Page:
Radcliffe was all in favor of that decision. “The beauty of celluloid is that it can deal with the subtle variations of saturated colors which we wanted to incorporate into the lighting design,” Radcliffe says. “Film can be so wonderful for capturing the variegated subtleties of skin tone, and it helped to create a stylish aura around Jodie and Daniel.”
Queen & Slim is showcased in a 2.39:1 aspect ratio, with the majority of the footage captured with two Panavision Panaflex Millennium XL2 cameras, while an aerial shot was photographed digitally with a drone. Kodak Vision3 500T Color Negative Film 5219 was used for the nighttime exteriors and Kodak Vision3 250D Color Negative Film 5207 for the daytime scenes. “I was keen to experiment with how the highlights subliminally work on everything from streetlamps to skin; that to me is what shooting on film is about,” Radcliffe states in an interview with Kodak:
“It is intriguing to me that film still has this extraordinary pull even though digital has become [the medium of choice].” Based on previous experiences with Panavision on White Boy Rick and Lovecraft Country, Radcliffe decided to use the company for Queen & Slim. “We wanted to shoot anamorphic so it was a no-brainer to go to Panavision for the glass. The lenses were the G-Series and included 35 mm, 4mm, 50mm, 75mm and 100mm. It was a mid-range fairly classic in terms of our size of lens with 40mm, 50mm and 75mm being our workhorses.”
Together Matsoukas and Radcliffe would strive to craft a singular approach to capture the grittiness of life and to imbue it with a scenic quality. “A lot of my choices as a director are based in authenticity,” Matsoukas says. “I love to capture real locations and people but then weave in a bit of style to it with a mixed light palette. I want the audience to be able to see the grittiness of life but make it feel natural and picturesque, utilizing natural light in really beautiful ways.”
Battling the Polar Vortex in the Edit Bay
For editor Pete Beaudreau, assembling Queen & Slim was a race against time – and this past winter’s intense Polar Vortex, which killed at least 22 people and also delayed shipments of material shot on film by as much as eight days. That left Beaudreau, who was based in New Orleans, scrambling to provide dailies to the production in Cleveland, where the movie’s emotionally charged sequence depicting the altercation with the police officer, and his death, was filmed.
Despite these challenges, Beaudreau enjoyed the fact that he and Matsoukas appeared to have similar tastes. “Our senses of pacing were really similar. Our tastes in performance were really similar. So I had confidence when the dailies were coming in that I was at least putting it together in a way that she had envisioned. Or at least it wouldn’t have been so far off the mark of what she had wanted,” he says in an ART OF THE CUT interview with ProVideo Coalition:
“Part of the mystery of the assembly is seeing what is important to the director through the footage that’s coming in. And as more footage comes in, the spotlight is getting larger in terms of what you’re tuned in to spotting and what becomes important for you in terms of how you’re selecting shots. How you’re even structuring individual scenes and then transitions between them.”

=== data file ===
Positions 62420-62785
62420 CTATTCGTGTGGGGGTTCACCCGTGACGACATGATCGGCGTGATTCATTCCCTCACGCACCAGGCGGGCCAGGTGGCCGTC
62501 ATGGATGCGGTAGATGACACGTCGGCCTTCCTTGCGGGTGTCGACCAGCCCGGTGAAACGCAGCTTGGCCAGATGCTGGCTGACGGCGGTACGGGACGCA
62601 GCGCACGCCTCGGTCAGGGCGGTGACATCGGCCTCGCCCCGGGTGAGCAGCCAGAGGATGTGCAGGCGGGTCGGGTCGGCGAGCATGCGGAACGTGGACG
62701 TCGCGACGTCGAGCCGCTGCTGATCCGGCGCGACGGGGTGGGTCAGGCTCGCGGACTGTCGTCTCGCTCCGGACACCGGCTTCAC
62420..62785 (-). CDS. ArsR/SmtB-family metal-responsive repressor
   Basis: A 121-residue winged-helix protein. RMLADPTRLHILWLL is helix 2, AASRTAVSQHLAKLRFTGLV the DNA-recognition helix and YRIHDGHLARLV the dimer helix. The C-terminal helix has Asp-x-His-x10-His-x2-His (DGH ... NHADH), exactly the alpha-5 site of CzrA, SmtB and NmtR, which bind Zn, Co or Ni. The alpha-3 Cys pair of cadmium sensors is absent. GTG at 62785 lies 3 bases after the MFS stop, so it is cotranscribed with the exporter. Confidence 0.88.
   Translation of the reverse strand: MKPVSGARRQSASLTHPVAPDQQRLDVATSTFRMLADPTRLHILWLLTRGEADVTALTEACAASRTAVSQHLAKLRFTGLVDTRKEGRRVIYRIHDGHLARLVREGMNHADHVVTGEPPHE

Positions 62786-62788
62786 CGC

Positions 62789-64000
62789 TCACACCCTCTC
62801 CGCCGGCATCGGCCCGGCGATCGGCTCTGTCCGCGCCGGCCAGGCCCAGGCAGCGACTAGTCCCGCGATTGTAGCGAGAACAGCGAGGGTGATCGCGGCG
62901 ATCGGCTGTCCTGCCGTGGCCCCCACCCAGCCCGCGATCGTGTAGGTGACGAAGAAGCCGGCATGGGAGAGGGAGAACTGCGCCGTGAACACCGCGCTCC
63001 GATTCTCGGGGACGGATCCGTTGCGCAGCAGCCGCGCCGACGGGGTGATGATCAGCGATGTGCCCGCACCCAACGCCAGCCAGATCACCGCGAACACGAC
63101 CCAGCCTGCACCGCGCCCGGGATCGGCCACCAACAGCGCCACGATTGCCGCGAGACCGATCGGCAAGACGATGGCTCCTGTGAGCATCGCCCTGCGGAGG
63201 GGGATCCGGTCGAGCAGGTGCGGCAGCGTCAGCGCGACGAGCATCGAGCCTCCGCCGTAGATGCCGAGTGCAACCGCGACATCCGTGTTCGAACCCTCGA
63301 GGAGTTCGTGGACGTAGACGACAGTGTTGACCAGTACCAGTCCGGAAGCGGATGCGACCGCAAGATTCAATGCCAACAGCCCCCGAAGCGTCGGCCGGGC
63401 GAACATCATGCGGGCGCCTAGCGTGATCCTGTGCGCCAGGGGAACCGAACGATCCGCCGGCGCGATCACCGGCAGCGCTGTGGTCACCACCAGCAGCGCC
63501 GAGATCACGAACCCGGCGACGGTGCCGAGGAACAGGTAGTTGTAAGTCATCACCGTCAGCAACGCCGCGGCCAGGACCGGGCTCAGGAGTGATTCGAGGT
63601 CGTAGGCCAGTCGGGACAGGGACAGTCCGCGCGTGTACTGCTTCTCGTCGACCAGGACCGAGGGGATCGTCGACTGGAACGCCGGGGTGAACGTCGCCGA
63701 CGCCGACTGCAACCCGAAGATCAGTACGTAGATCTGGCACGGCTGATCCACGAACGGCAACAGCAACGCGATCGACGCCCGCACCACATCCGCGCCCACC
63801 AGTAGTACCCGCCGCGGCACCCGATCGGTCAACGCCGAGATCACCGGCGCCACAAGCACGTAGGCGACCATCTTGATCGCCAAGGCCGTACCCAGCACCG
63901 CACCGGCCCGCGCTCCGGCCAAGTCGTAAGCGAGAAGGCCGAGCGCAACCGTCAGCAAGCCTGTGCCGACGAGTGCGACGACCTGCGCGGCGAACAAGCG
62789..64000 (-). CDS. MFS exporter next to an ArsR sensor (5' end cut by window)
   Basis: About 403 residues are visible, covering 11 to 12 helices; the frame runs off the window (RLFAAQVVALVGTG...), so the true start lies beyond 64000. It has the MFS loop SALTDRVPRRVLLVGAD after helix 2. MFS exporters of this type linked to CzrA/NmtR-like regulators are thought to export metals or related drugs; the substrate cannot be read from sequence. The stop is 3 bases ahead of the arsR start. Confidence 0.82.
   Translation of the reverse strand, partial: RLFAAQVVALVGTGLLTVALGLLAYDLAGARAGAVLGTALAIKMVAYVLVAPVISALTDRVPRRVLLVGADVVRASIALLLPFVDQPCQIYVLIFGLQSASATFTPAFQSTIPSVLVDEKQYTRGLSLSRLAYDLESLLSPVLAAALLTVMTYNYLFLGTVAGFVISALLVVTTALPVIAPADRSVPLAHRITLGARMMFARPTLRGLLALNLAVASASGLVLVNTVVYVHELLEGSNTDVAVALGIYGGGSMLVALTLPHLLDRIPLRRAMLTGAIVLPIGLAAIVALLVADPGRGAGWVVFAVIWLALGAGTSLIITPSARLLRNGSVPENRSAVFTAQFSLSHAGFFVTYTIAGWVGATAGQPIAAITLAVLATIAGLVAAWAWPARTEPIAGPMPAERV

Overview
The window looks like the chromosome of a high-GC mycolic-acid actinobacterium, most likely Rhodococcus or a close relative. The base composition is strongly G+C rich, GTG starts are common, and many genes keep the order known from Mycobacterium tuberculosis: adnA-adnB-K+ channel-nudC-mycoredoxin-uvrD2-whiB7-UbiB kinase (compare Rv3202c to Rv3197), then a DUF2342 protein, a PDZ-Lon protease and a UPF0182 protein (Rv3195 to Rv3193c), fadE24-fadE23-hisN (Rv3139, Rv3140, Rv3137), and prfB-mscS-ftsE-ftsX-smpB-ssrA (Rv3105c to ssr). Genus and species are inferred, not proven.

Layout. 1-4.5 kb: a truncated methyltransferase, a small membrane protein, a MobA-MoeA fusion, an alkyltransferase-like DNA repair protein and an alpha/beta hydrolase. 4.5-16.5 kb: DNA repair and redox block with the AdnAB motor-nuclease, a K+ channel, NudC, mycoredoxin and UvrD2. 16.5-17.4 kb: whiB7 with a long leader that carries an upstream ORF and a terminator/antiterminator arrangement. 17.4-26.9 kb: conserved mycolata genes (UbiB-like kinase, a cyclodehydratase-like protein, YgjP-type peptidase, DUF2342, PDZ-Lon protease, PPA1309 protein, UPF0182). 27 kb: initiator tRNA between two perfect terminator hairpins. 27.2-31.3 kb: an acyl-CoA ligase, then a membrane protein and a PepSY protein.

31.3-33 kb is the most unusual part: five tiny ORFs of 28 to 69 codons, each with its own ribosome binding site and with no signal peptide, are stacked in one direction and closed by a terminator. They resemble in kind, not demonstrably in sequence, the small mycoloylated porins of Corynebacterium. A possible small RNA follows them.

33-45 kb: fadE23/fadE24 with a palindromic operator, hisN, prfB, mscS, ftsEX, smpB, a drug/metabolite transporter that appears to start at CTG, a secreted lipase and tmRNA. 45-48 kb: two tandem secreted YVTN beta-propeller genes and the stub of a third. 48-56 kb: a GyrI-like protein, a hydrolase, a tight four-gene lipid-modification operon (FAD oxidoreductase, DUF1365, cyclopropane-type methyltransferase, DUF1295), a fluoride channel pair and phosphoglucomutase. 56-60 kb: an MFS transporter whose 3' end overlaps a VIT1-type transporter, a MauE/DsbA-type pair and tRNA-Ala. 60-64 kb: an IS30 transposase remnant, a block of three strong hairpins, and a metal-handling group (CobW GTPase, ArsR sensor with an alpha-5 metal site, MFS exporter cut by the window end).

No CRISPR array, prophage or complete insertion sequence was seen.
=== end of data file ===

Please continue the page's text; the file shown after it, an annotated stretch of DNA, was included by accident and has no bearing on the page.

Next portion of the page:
Matsoukas, in an interview with Cinema Blend, notes three films in particular that had an influence on the making of Queen & Slim:
“Belly by Hype Williams has influenced me so much as a filmmaker. The way he’s able to celebrate black culture with the lens, the way that he highlights us. I really consider him the godfather of modern day black cinema. He really redefined a visual language for my generation. And the way that he was able to play between something that was really commercial and beautiful and artful all at the same time. It was really intriguing to me as a filmmaker.”
The second film is Wong Kar-wai’s 2000 feature, In The Mood For Love, for its gentle pacing of the on-screen romance:
“I was thinking about making a love story, and I was trying to figure out like what my favorite film was in terms of passion, and that’s In the Mood for Love by Wong Kar-wai. That tone, and those long languid moments and how he just allows their story to develop on screen without always having to be dependent on a script, but how all the elements of their environment kind of add to that passion and richness that these two characters have between them — that was really important. And I wanted to create literally that mood for love in a similar way.”
And the third film is Alfonso Cuarón’s Y Tu Mamá También (2001), for its engaging portrayal of the classic road trip:
“When I was thinking of car films and road movies and odyssey, and how to shoot a car — obviously that’s really challenging for a filmmaker cause you’re in this really tight space… But I knew we would spend a lot of time in a car, and so I was trying to figure out how there could be a progression to the way I shot the car; how it should mimic their relationship and their connection with each other. And the film that I looked to for that was Y Tu Mamá También.
I love how [Alfonso Cuarón] was able to shoot the car in different ways. Sometimes the camera is outside as the car travels through the landscape, and the environment becomes another character. And sometimes the camera is inside the car, and we’re actually a camera on the journey with them. I thought it was a really interesting approach to shooting a car that wasn’t expected. So I looked to that to help me in my approach to how to shoot these cars.”
Want more? Watch Matsoukas and Waithe, along with actor Daniel Kaluuya and producers Pamela Abdy and Michelle Knudsen discuss the making of Queen & Slim at an event hosted by the Motion Picture Academy on November 16, 2019 at the Samuel Goldwyn Theater in Beverly Hills, and check out a slew of clips from the film below: